• Increase Exposure to Emerging Technologies: Insurers should make a commitment to target small investments, pilot partnerships, tech community sponsorship and employee training. With this deeper understanding of emerging technologies and best practices can enable competitive advantage when applied to the right use case.  
  • Re-evaluate Investments: As private valuations continue to reset, insurers should evaluate the ongoing relevance of current investments, and seek opportunities to secure new ownership stakes in companies that are more likely to bring valuable capabilities to the brand. 
  • Explore AI: AI has the promise to be a game-changer, but no industry has fully explored what is possible and few companies in any industry have moved from generative AI pilots to generative AI “at-scale” deployments.  Given the power of AI, it demands rigorous governance, establishment of safeguards, and experimentation to understand the costs, potential and limitations. All of which takes time. 2024 will see large, established vendors, e.g., MSFT, Google, and Apple, deploying generative AI functionality to enhance their consumer products. Meanwhile, leading insurers will be testing and piloting some of the many function-specific solutions primarily in the customer service domain. In 2024 insurers just getting started should purposefully explore the vendor landscape, assess interesting vendor solutions and adopt a governance framework that will determine how and where generative AI should best be deployed. 

With that said, leading insurers continue to explore the space. Recent examples include:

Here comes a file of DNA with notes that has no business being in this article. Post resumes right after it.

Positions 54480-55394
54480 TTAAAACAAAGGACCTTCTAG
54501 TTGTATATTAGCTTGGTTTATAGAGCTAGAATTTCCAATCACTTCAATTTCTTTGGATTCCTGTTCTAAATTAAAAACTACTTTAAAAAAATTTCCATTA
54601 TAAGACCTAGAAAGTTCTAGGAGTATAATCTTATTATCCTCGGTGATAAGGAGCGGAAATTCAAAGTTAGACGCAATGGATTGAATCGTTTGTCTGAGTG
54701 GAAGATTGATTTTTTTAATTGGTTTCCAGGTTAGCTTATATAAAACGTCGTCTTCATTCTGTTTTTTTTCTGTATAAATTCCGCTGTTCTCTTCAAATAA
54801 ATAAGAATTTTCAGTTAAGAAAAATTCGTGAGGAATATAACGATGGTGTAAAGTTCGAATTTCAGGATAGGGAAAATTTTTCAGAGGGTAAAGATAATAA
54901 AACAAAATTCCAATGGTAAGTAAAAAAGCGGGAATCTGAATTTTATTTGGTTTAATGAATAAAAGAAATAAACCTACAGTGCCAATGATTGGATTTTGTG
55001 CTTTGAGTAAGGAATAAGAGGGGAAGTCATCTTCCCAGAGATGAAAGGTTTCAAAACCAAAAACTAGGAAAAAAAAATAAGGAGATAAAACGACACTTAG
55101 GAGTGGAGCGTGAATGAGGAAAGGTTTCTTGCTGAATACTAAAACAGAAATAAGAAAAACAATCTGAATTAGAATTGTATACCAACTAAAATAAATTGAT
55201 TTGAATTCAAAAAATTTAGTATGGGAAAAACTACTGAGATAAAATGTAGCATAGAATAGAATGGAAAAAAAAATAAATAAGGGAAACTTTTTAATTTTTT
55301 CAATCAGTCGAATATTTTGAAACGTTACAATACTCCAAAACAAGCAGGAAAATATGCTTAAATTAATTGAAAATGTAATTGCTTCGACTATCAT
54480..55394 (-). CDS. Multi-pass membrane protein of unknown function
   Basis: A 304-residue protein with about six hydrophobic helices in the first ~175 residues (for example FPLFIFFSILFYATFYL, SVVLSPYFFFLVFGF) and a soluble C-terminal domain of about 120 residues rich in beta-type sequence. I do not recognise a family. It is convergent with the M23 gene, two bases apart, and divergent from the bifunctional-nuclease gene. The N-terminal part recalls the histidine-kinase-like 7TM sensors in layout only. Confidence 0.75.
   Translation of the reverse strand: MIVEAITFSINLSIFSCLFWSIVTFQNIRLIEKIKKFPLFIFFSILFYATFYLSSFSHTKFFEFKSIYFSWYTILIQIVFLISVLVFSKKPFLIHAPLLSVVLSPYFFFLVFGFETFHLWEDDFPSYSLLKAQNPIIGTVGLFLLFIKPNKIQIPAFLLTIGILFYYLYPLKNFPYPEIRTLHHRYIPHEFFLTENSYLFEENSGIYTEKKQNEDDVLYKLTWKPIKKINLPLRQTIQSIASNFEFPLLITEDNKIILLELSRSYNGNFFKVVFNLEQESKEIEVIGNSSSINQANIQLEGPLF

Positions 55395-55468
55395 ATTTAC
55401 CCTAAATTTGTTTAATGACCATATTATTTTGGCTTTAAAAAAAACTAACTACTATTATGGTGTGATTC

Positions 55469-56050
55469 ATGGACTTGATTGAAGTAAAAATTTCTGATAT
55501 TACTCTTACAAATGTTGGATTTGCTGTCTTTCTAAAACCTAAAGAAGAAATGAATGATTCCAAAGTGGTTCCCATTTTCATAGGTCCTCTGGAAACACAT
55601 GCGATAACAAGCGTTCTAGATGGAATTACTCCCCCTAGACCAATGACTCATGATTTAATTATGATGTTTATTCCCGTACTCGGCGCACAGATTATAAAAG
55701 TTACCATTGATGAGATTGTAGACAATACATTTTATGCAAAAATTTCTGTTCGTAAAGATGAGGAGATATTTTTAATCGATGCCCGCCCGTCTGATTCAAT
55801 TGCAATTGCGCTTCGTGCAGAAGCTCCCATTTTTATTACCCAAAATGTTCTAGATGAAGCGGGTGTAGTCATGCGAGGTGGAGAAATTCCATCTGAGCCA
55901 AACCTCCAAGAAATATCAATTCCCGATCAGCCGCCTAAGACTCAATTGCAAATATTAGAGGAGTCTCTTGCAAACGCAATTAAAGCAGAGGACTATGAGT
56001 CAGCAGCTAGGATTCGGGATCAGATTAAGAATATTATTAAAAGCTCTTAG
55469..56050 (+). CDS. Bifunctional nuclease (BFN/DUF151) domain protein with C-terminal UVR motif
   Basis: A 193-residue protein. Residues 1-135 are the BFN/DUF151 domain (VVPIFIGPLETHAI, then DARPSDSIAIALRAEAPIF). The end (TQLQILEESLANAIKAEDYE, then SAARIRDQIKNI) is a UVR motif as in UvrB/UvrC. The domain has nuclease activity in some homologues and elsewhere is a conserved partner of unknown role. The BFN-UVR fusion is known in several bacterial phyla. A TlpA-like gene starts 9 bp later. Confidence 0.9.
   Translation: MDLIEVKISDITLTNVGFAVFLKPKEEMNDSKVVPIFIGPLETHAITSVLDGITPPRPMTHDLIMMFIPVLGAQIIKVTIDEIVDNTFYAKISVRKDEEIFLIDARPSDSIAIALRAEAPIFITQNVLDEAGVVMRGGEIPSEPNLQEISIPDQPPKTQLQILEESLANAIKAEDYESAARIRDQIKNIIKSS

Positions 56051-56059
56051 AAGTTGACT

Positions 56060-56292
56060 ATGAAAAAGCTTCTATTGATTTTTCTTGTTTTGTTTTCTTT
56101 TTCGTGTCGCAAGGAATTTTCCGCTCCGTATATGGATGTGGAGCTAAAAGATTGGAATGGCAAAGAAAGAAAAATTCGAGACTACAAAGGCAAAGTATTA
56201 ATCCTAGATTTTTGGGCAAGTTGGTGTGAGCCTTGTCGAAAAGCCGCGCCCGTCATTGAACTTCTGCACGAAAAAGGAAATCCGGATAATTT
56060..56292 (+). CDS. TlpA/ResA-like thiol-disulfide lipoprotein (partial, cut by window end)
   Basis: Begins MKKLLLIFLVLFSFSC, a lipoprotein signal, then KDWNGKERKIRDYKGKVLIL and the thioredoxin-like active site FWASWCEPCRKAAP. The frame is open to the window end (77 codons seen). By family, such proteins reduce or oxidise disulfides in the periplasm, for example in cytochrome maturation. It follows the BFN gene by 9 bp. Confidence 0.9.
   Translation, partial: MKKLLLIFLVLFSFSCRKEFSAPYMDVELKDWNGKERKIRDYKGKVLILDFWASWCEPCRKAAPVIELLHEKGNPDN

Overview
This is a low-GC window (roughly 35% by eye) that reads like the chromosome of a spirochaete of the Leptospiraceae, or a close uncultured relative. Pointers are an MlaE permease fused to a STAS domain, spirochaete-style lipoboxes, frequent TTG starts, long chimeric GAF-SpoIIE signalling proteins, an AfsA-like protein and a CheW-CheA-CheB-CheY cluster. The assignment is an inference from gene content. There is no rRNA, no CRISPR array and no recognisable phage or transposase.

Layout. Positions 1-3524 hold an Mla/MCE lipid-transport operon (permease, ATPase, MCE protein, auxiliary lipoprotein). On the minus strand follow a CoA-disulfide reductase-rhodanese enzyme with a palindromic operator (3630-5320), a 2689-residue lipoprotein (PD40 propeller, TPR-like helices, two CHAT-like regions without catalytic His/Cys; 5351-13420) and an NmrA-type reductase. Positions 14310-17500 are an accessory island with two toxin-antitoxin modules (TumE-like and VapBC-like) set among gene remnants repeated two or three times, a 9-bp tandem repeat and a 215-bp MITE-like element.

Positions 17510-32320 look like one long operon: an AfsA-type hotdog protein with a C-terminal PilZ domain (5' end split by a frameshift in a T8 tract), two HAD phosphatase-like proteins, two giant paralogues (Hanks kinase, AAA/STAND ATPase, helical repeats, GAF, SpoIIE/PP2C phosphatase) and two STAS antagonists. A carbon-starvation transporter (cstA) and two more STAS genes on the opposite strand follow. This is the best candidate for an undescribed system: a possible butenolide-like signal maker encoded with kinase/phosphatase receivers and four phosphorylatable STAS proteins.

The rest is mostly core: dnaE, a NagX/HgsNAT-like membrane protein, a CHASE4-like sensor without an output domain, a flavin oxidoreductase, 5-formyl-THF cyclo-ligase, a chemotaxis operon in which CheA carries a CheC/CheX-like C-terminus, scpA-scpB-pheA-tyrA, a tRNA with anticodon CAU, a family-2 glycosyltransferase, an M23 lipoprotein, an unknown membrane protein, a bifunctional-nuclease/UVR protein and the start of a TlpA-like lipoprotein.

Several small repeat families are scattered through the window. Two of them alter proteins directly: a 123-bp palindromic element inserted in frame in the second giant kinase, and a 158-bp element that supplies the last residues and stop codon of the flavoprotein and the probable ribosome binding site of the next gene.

• A large US life insurance company that was challenged with lengthy manual underwriting processes, slower policy issuance and customer service delays began implementing Robotic Process Automation (RPA). This allowed them to streamline and automate their underwriting process, claims processing, and routine customer service inquiries, leading to enhanced operational efficiency, improved customer satisfaction, and better resource allocation.  
  • Another insurer is investing in AI to improve data intake (collection, collation, and summarization) for underwriting data. They believe they can achieve more accurate and timely ratings, which could provide a competitive advantage. 

2024 is likely to be an inflection point for the life insurance industry. Consumer expectations have never been higher, the rate of externally driven change has never been greater, and the power and proliferation of technology solutions is expanding geometrically. By embracing the priorities outlined in this white paper – from operational resilience to customer-centricity and technological innovation – life insurers can not only thrive in 2024 but also lay the foundation for a bright and stable future.